“When we are moving to music and our bodies do things that surprise us, that’s mystery and life moving through us in unexpected ways. I love looking around the room and seeing the real experience and how it’s different in everyone. That is so perfect and so beautiful. There is no expectation about what you are supposed to look like. The theme of the full moon dance changes each month, because as Nibley points out, “the energy of every moon is different.” Each month someone takes on the

The dance organizer decides on the feel/intention for the dance, selects music, holds the sacred space and leads any special experiences or rituals.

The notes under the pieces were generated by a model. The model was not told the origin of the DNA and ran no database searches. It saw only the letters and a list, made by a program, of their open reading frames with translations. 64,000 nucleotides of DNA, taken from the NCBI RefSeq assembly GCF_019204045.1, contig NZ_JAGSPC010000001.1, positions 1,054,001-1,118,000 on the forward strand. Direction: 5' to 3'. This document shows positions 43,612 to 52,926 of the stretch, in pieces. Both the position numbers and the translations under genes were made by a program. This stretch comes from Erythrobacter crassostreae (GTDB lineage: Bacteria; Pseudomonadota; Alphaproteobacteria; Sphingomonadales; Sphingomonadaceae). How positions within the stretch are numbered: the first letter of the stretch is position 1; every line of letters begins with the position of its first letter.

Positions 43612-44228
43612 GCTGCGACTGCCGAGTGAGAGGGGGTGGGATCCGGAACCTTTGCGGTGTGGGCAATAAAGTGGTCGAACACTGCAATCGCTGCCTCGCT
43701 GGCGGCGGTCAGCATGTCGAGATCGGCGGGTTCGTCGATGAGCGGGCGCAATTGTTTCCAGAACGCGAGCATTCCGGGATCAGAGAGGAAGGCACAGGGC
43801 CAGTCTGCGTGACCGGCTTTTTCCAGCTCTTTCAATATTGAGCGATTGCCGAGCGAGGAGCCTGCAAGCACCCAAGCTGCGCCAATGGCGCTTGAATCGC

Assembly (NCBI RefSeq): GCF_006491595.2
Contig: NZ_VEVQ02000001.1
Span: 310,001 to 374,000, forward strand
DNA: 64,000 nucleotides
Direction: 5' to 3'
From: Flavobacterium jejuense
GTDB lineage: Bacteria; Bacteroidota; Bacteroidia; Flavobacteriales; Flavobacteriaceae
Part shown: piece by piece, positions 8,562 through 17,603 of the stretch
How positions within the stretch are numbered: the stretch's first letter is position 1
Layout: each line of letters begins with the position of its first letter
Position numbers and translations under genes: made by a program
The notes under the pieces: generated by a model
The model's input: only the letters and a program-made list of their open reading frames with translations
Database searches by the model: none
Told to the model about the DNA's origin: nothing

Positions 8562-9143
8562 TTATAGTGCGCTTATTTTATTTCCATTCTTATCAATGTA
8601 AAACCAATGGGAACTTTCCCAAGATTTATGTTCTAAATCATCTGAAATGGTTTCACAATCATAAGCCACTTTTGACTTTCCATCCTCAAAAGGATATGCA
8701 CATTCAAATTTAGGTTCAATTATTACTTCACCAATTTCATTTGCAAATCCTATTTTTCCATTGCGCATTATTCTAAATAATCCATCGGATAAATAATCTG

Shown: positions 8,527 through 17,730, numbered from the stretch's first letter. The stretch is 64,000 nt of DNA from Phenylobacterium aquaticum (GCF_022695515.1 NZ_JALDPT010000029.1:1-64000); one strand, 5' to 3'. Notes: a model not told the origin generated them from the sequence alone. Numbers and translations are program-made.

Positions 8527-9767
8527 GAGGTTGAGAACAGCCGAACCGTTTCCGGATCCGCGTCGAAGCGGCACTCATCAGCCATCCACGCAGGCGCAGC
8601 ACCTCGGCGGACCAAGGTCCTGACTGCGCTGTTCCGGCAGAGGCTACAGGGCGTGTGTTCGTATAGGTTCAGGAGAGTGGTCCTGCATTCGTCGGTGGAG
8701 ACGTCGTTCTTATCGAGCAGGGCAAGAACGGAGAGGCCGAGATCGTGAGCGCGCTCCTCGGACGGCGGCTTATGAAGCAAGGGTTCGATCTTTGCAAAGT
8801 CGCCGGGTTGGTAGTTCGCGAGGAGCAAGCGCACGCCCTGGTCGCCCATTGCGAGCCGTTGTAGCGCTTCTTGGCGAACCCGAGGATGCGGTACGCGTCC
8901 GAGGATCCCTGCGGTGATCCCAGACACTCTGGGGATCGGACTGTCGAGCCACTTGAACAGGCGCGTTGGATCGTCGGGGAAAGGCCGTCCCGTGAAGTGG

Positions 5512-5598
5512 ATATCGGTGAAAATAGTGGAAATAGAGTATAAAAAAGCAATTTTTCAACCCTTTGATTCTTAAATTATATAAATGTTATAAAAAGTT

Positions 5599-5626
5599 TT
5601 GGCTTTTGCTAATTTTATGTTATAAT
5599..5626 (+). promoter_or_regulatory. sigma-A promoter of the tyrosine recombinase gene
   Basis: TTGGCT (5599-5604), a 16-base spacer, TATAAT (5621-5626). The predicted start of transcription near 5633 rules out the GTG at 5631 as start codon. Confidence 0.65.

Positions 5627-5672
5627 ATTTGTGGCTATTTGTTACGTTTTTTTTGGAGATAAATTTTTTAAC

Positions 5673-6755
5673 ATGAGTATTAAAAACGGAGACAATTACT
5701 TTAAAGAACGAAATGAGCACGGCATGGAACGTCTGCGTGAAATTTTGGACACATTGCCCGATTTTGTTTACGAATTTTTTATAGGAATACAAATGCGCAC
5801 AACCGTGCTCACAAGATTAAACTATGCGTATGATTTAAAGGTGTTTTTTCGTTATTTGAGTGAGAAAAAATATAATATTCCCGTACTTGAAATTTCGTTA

task of holding the space sacred and developing the theme. Last year’s themes included “21 phases of Tara,” “Birthing dance,” “Carnivale,” “Honoring the crone” and “There is still time.” The dance organizer decides on the feel/intention for the dance, selects music, holds the sacred space and leads any special experiences or rituals. In January, Nibley herself was acting as host for a “whole body dance” in order to invite all the parts of ourselves to join the dance of the New Year. Before the dance began she taped banners on the mirror to remind us that our bodies consist of more than just dancing feet. The words on the wall were thought provoking: How, I wondered, could someone dance with their teeth, jaw, bladder, nerves, ovaries or aura? When it was time to gather the circle, Nibley asked each of us to say a bit about why we were there. Several women were first-timers like me, drawn by the moon or some other impulse. Two women said that they wanted to reconnect with their bodies, and a third laughed and said that she felt exactly the opposite—she felt too grounded and needed to dance in order to reconnect with her spirit. The music started, and created a soundscape to let body, mind and spirit to join in dance. Then, after dancing for a little over an hour, the women joined arms in a tight circle and spontaneously began to sing a resonant, beautiful harmony of tones. It felt perfect. The evening ended with a potluck feast that included fragrant spiced rice, juicy clementines, dark chocolate and roasted vegetables. As the women ate, they talked about other dances in other months and what some of their future dances might be like. The mood was communal, peaceful and connected. The Women’s Full Moon Dance Circle has been going for six years now and Nibley says it feeds her need for community, “I’ve kept it going all these years. The original circle has come and gone and evolved and there are always new people coming in.” Then she adds, “But I still dance in my living room.” u Contact: SYLVIAN@OURCOMMUNITYCONNECTION.COM to be on the invitation list. Website: WWW.OURCOMMUNITYCONNECTION.COM/MOONDANCE. Red Lotus School of Movement, 740 South 300 West, SLC.